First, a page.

Write what you see in front of you: Four Questions with Moni Basu

Interviews
Moni Basu

What is the most important lesson you’ve learned as a writer?

I am still learning every day. So, can I list more than one important lesson? First: You can’t ever write what you don’t know. In other words, you have to report the hell out of a story in order to tell it well. Second: Good things come to all those who wait. We, as journalists, are programed to break news and often, we are not paragons of patience. But slowing down and giving your characters breathing space can yield gold. Third: I used to think I had to travel the world to tell a compelling story. But stories are everywhere. You just have to look in the right places.

What has been the biggest surprise of your writing life?

I had hoped (foolishly) that writing would get much easier with age and experience. I was wrong and it was a rather unpleasant surprise. I thought this profession was like many others – that the more you do it the less daunting your job becomes. I have certainly become a better writer after 37 years in journalism but with that improvement, the bar has been set higher.

I still feel trepidation when trying to making sense of the story I just reported. I am terrified of not doing my characters justice. But perhaps fear is a good thing in that it keeps hubris at bay.

If you had to use a metaphor to describe yourself as a writer, what would it be and why?

Fabulous question! I am a chef who gathers interesting ingredients to prepare a delicious dish but never follows a recipe.  

What’s the best piece of writing advice anyone ever gave you?

When I was covering the Iraq war and felt overwhelmed, my editor, the great Jan Winburn, told me: “Just write what you see in front of you.” It was her version of E.B. White’s advice: “Don’t write about man. Write about a man.”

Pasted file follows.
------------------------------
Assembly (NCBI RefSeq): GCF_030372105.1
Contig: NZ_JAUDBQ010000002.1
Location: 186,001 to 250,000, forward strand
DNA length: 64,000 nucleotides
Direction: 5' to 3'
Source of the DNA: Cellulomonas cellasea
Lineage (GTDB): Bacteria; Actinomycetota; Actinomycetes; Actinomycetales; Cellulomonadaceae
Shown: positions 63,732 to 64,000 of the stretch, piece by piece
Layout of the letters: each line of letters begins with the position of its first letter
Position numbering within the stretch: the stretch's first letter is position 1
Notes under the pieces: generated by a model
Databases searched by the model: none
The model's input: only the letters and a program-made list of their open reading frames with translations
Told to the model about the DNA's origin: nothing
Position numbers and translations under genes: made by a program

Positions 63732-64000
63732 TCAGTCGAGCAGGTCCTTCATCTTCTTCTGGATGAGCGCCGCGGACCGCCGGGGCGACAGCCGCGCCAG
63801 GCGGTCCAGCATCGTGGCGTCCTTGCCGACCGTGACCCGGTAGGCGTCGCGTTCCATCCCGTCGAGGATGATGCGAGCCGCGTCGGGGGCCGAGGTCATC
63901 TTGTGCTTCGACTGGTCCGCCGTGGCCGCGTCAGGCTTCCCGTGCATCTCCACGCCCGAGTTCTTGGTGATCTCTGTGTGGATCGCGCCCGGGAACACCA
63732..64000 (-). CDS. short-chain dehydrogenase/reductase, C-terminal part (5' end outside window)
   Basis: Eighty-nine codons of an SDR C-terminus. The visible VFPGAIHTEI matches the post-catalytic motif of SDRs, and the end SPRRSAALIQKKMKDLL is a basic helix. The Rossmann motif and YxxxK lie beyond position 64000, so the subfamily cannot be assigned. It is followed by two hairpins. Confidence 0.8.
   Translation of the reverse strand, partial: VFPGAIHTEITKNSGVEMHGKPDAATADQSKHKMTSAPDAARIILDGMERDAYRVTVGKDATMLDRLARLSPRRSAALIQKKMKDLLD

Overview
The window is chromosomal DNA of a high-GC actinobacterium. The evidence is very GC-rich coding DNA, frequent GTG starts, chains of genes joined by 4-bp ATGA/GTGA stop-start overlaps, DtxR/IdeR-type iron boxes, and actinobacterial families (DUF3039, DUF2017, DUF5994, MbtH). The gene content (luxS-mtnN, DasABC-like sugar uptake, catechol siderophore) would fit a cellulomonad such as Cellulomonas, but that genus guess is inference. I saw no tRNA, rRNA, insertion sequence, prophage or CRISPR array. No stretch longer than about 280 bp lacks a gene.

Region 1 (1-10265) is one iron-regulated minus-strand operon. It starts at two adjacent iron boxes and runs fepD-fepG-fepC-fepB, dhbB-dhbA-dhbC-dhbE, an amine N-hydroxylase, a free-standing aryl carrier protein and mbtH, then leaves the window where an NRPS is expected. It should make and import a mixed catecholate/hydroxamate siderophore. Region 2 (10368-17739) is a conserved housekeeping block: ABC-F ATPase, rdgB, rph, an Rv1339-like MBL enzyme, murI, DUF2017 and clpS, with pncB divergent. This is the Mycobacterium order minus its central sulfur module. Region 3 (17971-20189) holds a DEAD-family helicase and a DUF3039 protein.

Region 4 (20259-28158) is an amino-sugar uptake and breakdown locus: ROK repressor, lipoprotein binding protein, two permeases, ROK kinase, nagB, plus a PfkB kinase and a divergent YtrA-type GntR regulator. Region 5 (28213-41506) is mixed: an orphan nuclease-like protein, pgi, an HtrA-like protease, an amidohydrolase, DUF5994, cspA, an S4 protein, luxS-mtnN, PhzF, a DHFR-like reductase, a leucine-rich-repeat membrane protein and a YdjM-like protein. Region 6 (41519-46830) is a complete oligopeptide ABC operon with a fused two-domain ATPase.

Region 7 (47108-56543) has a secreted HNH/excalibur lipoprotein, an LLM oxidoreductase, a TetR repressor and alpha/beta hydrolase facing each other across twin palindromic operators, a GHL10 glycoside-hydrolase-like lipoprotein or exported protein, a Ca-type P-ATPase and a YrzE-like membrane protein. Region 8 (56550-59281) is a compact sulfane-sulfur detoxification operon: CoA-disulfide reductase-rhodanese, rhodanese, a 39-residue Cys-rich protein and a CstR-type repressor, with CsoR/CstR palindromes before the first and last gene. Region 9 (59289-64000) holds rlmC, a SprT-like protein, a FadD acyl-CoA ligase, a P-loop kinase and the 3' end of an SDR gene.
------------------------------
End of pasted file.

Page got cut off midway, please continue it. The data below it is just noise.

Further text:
Moni Basu is the Michael and Linda Connelly Lecturer in Narrative Nonfiction at the University of Florida. She prefers Prof B. Basu worked as a reporter and editor for 35 years before becoming a full-time professor. She still writes as a freelancer and her most recent work has been published in the Bitter Southerner and Flamingo magazine. She is also a distinguished professor of practice in the narrative nonfiction MFA program at the University of Georgia. She loves terrific storytelling. Her 2012 e-book, Chaplain Turner’s War (Agate Publishing) grew from a series of stories on an Army chaplain in Iraq. A platoon sergeant gave her the name “Evil Reporter Chick” and she was featured once as a war reporter in a Marvel comics series. Basu’s work has been recognized with national and international accolades, but she is most proud of her latest award: the 2020 University of Florida Teacher of the Year. Born in Kolkata, India, Basu grew up straddling two cultures, which explains her interest in exploring the complexities of race, ethnicity and identity. English is not her first language and she has never taken a class in journalism.

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